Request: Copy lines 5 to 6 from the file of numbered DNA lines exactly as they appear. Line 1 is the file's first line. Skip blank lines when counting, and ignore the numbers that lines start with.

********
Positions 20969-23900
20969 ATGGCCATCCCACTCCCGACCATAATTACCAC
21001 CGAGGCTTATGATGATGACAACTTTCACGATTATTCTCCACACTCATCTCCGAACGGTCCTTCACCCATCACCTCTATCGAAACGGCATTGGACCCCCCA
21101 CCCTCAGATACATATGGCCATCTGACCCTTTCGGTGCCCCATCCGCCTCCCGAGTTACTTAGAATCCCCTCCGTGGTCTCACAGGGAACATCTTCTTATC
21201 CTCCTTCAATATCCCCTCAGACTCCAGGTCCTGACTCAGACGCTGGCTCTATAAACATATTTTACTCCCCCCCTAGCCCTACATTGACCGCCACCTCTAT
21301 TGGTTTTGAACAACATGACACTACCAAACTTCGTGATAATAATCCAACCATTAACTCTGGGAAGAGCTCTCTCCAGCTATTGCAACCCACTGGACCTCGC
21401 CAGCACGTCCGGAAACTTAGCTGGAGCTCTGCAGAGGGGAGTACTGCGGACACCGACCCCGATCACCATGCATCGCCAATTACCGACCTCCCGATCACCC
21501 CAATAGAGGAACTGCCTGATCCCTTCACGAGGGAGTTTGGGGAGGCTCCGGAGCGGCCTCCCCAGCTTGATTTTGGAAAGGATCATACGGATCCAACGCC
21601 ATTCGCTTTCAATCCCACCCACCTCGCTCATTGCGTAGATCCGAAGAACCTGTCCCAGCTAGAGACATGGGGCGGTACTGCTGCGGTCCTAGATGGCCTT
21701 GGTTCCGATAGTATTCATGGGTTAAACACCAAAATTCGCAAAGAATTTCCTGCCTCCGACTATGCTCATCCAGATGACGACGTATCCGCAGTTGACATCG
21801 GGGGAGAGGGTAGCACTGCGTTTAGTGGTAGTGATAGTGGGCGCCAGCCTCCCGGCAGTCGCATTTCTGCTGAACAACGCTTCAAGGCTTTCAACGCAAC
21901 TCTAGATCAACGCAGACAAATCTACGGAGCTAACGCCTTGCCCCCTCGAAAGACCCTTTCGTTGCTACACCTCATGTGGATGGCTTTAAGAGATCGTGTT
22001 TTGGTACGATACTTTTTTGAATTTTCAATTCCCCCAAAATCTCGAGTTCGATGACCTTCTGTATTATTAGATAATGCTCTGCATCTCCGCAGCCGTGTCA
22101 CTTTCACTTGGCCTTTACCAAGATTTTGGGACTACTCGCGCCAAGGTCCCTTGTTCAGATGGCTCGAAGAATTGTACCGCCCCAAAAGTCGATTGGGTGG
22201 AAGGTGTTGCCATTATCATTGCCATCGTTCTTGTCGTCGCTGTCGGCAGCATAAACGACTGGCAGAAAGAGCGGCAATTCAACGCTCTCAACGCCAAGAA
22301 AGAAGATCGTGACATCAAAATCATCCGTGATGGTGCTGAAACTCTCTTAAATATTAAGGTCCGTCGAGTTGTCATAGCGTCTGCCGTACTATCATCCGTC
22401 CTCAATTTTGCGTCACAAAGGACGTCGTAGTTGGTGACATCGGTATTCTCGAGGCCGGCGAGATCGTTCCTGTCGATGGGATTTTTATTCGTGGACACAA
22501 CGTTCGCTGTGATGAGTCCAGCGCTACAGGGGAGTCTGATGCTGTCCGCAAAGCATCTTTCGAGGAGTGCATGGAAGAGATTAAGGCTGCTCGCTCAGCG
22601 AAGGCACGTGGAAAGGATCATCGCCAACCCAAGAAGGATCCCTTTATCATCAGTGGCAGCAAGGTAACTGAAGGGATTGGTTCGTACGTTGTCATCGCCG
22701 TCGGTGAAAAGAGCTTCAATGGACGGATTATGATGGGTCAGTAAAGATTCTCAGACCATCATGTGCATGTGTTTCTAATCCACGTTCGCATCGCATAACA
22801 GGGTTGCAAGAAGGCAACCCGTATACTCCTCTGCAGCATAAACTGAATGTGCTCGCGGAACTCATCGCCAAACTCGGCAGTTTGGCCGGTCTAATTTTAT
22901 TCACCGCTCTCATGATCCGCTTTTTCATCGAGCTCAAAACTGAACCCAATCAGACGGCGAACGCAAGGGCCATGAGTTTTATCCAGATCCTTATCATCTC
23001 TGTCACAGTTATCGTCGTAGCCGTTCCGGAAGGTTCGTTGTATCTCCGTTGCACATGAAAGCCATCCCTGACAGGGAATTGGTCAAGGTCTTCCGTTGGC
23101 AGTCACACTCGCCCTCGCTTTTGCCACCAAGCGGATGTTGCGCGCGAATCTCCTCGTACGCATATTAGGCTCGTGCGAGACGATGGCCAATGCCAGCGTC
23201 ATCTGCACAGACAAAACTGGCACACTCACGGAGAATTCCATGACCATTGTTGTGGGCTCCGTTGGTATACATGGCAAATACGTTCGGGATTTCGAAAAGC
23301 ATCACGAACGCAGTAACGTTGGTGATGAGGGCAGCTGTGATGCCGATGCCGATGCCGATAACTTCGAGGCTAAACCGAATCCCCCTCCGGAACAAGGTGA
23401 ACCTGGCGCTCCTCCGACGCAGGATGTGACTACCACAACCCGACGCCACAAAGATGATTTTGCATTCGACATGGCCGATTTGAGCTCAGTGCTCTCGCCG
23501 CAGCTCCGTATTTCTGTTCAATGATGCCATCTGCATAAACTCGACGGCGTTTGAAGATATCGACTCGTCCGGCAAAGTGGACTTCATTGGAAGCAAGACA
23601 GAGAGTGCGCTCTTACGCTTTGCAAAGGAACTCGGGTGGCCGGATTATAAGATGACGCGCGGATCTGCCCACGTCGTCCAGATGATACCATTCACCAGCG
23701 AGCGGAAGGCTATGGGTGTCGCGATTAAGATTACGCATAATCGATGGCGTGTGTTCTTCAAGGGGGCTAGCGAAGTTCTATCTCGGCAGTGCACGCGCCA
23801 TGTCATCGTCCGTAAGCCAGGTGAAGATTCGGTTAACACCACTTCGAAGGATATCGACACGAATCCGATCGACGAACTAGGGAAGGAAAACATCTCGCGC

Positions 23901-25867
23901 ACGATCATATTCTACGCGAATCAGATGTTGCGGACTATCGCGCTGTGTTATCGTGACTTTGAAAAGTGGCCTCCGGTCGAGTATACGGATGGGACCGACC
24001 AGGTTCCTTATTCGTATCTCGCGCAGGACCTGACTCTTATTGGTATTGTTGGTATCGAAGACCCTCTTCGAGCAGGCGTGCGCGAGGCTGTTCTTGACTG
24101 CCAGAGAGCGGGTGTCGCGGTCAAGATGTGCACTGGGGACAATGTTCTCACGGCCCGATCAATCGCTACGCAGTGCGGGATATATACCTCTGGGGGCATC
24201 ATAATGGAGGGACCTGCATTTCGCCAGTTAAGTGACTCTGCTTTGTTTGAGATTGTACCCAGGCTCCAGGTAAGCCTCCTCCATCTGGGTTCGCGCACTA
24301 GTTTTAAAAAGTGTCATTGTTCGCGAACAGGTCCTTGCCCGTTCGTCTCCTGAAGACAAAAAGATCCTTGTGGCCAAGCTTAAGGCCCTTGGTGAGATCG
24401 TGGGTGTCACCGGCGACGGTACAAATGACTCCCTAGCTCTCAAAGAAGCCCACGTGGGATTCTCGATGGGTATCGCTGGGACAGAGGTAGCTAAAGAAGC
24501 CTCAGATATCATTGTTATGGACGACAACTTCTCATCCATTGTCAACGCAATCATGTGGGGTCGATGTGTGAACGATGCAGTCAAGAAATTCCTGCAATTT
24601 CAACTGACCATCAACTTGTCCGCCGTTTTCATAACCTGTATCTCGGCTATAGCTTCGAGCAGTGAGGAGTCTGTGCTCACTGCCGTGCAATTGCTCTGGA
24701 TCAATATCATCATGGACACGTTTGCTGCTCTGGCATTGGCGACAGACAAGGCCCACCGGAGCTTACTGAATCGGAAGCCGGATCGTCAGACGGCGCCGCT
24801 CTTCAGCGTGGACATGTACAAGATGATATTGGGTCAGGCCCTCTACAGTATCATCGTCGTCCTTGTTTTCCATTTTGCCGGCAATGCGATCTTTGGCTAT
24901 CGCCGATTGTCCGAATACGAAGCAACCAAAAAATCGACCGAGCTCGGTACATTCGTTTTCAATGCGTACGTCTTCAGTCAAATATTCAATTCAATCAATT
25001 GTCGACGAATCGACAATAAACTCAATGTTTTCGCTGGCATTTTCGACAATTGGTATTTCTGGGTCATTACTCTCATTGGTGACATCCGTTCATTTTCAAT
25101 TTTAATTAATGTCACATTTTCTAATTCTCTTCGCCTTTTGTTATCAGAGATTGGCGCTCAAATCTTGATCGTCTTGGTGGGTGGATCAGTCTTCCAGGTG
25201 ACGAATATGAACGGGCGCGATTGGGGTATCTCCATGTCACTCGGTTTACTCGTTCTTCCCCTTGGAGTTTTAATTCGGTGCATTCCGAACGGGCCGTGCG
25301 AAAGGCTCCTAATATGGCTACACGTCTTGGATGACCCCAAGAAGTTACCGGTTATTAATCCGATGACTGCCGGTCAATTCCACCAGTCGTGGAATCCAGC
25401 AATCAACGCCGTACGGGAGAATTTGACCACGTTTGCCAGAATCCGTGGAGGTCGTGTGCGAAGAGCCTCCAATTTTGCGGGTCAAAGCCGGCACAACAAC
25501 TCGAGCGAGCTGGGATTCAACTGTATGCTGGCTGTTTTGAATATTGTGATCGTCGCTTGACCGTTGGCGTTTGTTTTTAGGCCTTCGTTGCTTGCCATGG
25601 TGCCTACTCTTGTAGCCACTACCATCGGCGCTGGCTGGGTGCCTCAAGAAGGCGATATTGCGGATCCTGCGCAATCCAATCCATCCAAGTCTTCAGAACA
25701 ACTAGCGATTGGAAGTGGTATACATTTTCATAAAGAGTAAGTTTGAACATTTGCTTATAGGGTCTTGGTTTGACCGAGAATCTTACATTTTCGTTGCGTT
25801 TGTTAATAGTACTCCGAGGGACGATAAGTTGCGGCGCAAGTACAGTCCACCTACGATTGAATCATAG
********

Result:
21201 CTCCTTCAATATCCCCTCAGACTCCAGGTCCTGACTCAGACGCTGGCTCTATAAACATATTTTACTCCCCCCCTAGCCCTACATTGACCGCCACCTCTAT
21301 TGGTTTTGAACAACATGACACTACCAAACTTCGTGATAATAATCCAACCATTAACTCTGGGAAGAGCTCTCTCCAGCTATTGCAACCCACTGGACCTCGC